Even if you are just about to file bankruptcy, or even if your debt already has been discharged, there still are creditors who will pursue claims as far as possible. No matter what, always make your finances a matter of protecting your family, interests, and conscience.Many large companies actually have in-house collections, because they do no want to pay the fees associated with traditional collections. Such companies tend to be fairly responsive to bankruptcy warnings and even may offer a quick negotiation to eliminate your debt.
If your account has been listed with an external collector, on the other hand, it is likely that your debt has been increased dramatically by the costs and fees of collection. The collection agents want their money, period. If you file for bankruptcy, it usually will take one full week for your creditors to be notified, and then they must stop harassing you.
When told that someone will be filing bankruptcy, most collection agencies will act as though they do not care, but they do. Most collection agencies work off a script, and some even may lie to collect their money. You might hear that your debt is not dischargeable or that they have an attorney who will fight the listing of the debt. For the most part, this simply is a game of nerves.
Just because you receive a letter from a lawyer regarding a particular debt does not mean that the lawyer is involved personally. Usually, such letters come from a paralegal or secretary who works for the attorney, and unless it is a very large debt, most lawyers do not actually go to court. If a law office does secure judgment on your debt, that judgment is just as dischargeable after bankruptcy as it was before the judgment. Because so many people actually file bankruptcy for fear of being sued, this topic is addressed in another debthelp.com article.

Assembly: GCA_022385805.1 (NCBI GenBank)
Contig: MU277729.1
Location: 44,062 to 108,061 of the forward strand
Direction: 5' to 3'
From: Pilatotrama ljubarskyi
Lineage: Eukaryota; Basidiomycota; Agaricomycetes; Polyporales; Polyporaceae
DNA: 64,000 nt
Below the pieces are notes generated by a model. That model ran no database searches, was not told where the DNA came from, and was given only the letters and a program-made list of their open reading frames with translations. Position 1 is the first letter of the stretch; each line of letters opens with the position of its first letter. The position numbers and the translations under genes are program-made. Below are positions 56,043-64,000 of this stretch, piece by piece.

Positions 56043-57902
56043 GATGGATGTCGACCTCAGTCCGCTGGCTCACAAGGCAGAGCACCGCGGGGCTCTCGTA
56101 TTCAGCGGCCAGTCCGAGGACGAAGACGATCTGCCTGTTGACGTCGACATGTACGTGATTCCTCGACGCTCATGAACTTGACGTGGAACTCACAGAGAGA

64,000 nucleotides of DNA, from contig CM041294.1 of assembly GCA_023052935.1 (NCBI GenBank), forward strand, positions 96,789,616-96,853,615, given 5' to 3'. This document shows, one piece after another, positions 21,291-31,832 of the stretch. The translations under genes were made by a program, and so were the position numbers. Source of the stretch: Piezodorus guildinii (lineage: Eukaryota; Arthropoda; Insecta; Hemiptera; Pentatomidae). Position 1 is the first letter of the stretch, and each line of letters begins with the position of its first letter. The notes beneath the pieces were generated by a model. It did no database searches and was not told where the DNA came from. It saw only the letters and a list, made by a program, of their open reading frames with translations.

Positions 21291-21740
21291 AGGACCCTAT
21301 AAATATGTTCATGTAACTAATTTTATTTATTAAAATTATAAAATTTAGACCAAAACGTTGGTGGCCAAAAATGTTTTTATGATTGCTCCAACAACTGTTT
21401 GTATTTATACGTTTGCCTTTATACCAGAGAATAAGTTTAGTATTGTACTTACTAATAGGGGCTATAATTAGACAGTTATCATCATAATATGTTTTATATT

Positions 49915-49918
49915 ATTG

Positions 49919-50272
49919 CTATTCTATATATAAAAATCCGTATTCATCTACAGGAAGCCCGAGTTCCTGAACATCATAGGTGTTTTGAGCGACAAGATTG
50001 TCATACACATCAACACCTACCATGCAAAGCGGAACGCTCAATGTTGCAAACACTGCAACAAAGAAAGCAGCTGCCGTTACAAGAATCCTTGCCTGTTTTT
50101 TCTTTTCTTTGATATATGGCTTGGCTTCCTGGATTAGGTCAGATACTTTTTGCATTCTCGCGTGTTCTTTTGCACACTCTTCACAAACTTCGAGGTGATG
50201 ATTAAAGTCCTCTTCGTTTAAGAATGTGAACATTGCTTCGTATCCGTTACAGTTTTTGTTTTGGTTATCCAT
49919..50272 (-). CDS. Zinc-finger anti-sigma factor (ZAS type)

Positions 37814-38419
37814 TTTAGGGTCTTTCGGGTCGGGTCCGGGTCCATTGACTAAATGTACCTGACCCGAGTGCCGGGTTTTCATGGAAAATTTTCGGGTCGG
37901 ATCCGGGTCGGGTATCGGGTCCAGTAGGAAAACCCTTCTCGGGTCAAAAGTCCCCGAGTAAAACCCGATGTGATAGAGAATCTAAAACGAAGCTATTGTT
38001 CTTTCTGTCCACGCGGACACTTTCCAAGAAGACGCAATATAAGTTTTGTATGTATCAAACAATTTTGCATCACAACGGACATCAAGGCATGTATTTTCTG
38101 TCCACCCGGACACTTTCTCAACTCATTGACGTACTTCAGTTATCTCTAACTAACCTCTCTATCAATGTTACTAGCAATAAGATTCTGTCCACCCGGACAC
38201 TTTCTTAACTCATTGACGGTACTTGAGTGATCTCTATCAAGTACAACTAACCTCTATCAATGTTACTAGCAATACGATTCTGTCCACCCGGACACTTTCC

In a reaffirmation agreement, you agree to pay-off an old debt that previously had been discharged in bankruptcy. Debtors have legal rights after bankruptcy to keep creditors from preying on old debts, so any reaffirmation of an old debt must be voluntary. Any creditor who pressures or coerces an agreement probably is violating bankruptcy law (section 524).
Some of the most common reaffirmation cases deal with car leases. People often need a car to make a living, and cars represent the second largest cash outlay we tend to make. When it comes time to return a leased car, an old debt can become entangled with issues like “excessive wear and tear”. In order to get a new lease, a car dealer may request payment under the old lease. To protect legal rights, this likely will be done under a reaffirmation.
At least one court looked at this issue and said that debtors voluntarily go to the car dealer for a new lease, so the reaffirmation agreement is valid. Seriously consider whether or not it is wise to continue doing business with a company that held a discharged debt, before you take action. It might be easy to improve relations and credit with a promise to repay some of the old debt, but this does not mean that it is either necessary or wise.
In some cases, however, a good long-term relationship with a creditor is crucial. What if you are dealing with a bank or credit union? Do not feel pressured to “voluntarily” agree in such circumstances. Rather, speak with a competent debt counselor or lawyer about your rights to reaffirmation with any lender with whom you continue to do business.
There are two very different strategies for collecting debt. Some creditors attempt collections from within, and other times creditors use collection agencies to harass and intimidate. Even after bankruptcy, you may be offered “deals”. In any case, once the protection of bankruptcy is there, the law is clear. Discharged debt is no longer debt at all. Accept the privileges you have gained, or speak with a counselor or lawyer about reaffirmation.